3. Track days - I've got a friend of mine that brought up motorcycle track days and being able to get your bike out on the track (not circle, legit race track) and run it. I don't know anything about it but it sounds like an experience. Kind of like the test and tune nights they have sometimes at local drag strips. I'd like to get out to some more of those.

4. Side car - I would like one.

Wednesday, March 20, 2013

Shake Down Run Number 3

Took the Ironhead for another run. I swear I had the clutch dialed in perfectly. It was about 12:30 am when I rolled her out in the middle of the street took off. The clutch wasn't how I planned at all. It never fully engaged and when full out, was still half in. Which means I gave her all I could and still only made it to about 10 mph. It shifted different gears fine, just never got into the gear.

Here's what I learned so far:

Ironhead specifications in the manuals are typically pretty round about numbers. I'm learning that the most major factor when dialing in components is going by your basic mechanical instincts. 1/4 turn out, tighten the locknut... could mean 1/2 turn IN then tighten the locknut, making sure that about 1/8" true play in the clutch lever is where you're at. I dialed it in again when I got home, not quite to spec and haven't had the chance to take it out since. We'll see how that goes soon, but we're expecting snow for the next couple days again. 

Primary and Engine fluids. Some people say using 20w50 automotive is fine, others swear by using ATF and most say to use some Revtech or Harley fluid specified. Note that this is for my 1976 XLH1000, it varies bike to bike, regions should be considered (temperature) as well as how or how frequent the person rides of course. I'm finding that all agree that although the Revtech or Harley fluid costs an arm and a leg.... it works. I went the 20w50 automotive route this time and found that it works, it's just not making dialing in my components an easier task. Nor is it the best option for my Ironhead. Even though I'm a super cheap ass, i'll be switching to Rev Tech 60 weight for primary fluid and engine oil next time around which will be soon.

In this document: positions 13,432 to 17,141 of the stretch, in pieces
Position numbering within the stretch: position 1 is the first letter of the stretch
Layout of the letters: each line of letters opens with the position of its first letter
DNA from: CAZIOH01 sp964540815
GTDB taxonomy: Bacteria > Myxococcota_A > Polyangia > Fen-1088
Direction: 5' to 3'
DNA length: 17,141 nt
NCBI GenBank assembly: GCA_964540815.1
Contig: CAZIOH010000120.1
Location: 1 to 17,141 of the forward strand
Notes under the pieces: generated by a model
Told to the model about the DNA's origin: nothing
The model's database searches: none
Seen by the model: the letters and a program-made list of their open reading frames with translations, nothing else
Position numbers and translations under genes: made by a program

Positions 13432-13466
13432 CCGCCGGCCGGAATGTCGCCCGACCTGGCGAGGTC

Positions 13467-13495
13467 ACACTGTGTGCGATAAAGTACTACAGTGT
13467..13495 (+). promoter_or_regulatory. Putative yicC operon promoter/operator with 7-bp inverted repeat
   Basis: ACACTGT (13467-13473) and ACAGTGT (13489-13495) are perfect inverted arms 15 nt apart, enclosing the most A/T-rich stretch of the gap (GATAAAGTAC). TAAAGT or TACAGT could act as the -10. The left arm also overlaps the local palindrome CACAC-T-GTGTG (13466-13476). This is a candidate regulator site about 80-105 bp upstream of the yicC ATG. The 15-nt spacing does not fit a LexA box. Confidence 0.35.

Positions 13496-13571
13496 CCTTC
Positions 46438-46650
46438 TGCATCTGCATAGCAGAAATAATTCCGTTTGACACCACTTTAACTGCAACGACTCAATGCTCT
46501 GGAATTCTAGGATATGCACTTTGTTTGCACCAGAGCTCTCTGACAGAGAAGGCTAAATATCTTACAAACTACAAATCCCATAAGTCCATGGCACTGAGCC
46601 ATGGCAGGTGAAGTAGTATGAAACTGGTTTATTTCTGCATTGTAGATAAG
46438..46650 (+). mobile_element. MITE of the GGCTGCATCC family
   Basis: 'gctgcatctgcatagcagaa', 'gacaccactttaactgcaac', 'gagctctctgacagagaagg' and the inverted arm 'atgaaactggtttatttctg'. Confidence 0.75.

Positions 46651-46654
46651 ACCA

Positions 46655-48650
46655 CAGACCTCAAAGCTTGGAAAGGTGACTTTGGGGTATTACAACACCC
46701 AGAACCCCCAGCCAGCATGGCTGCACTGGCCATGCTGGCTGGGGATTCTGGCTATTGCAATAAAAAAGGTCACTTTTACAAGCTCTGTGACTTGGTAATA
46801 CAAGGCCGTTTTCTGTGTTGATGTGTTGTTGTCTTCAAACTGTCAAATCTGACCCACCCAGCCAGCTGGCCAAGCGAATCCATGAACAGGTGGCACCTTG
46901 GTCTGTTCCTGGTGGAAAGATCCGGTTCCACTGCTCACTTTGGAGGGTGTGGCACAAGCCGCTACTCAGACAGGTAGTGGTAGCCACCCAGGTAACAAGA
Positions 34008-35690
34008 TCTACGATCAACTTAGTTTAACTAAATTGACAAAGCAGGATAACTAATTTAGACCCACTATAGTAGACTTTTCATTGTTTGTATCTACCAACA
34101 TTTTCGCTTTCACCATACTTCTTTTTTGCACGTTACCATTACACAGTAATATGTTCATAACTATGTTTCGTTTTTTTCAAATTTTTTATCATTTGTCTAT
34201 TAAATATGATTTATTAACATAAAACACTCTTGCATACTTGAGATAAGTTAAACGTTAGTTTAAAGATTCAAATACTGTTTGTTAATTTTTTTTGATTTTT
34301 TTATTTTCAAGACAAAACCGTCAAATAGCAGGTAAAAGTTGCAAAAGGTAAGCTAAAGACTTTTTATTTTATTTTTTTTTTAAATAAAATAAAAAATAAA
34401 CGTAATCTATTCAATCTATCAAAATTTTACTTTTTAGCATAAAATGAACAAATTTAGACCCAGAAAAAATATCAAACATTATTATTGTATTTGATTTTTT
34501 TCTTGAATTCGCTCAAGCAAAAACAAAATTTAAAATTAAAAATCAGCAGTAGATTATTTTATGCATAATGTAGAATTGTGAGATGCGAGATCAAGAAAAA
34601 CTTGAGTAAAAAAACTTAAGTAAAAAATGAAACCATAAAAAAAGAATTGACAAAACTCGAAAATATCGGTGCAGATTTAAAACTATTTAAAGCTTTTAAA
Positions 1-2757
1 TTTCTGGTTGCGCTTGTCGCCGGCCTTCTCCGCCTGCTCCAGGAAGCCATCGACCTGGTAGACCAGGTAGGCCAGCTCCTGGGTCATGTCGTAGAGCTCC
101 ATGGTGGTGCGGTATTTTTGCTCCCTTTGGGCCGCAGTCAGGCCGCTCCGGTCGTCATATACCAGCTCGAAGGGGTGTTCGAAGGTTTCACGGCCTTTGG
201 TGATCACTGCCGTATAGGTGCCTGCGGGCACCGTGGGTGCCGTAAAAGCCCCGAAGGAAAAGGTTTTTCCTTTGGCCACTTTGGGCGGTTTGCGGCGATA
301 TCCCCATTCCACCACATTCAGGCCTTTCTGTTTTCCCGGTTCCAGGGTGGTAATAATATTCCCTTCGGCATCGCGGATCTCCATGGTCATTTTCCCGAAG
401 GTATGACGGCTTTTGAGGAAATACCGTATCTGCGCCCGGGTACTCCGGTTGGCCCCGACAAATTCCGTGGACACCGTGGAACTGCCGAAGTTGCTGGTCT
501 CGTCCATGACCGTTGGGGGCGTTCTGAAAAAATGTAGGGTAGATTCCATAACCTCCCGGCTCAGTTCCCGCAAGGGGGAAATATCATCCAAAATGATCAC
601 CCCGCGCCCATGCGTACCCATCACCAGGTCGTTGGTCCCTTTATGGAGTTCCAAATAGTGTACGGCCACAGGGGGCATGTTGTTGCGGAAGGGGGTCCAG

I need to do my research still and figure out if the best option for changing the engine oil is in the plug at the bottom of the bike. I've heard that the plug here is prone to being stripped as it's designed on a fault. I've also heard that the best, most reliable way to change this oil is through the plug on the bottom of the oil bag, which is what I did last time around and it seemed to work okay.

I'm getting to know these nuts and bolts pretty good.

Sunday, March 17, 2013

Electrical

After the last super short run, the ironhead died. Switch turned on resulted in absolutely nothing, no sounds, no light, no nothing.

I. Hate. Electrical. Shit.

Mostly because I'm super stupid when it comes to this stuff. I mean, I can wire in car subwoofers... but that's about all that I can do. I really need to work on this. I ended up finding a piece of solder on a wire going to the starter solenoid, that broke off that was causing my problem. I had to look around for awhile but I ended up shaking the right wire at the right time to figure out what was wrong.

With all of my electrical tools, minus the Harbor Freight multi-meter  I'm trying to learn to use.

I started with the ignition switch and ended up taking off this HUGE horn. The freaking thing weighs like 10 pounds! 

Much better.
Where the bad connection ended up being. It's a red wire connecting to the black plastic deal on the bottom of the battery. I learned that it's a starter solenoid. I need to learn to solder too. I melted my, "heavy duty," soldering gun, made the worlds ugliest connections and broke two soldering iron ends.... all trying to solder one freakin wire. It's solid, but I need to work on my soldering game.
Took some time to figure out how to wire in the brake light. I got it all wired in perfectly! Except that it needed  some quick connects to be a well functioning piece. 
So I went on another short ride (4 blocks again), checked my primary fluid and oil before hand as I needed to do that as well. Turns out I ordered the wrong oil filter. Also, I still can't shift out of 1st unless I reach down with my hand and wiggle it up oddly enough. Oh yeah... and my brake light doesn't work now.

Just remembered, I ordered this sweet looking chopper drilled disc air cleaner. I put it on... it keeps trying to suck the fucking filter down the carb. I pulled in after the ride and the filter's all up against and wrapped around the butterfly valve going into the carb. Looks like I'll need to figure out something different there too.

More stuff to fix and learn!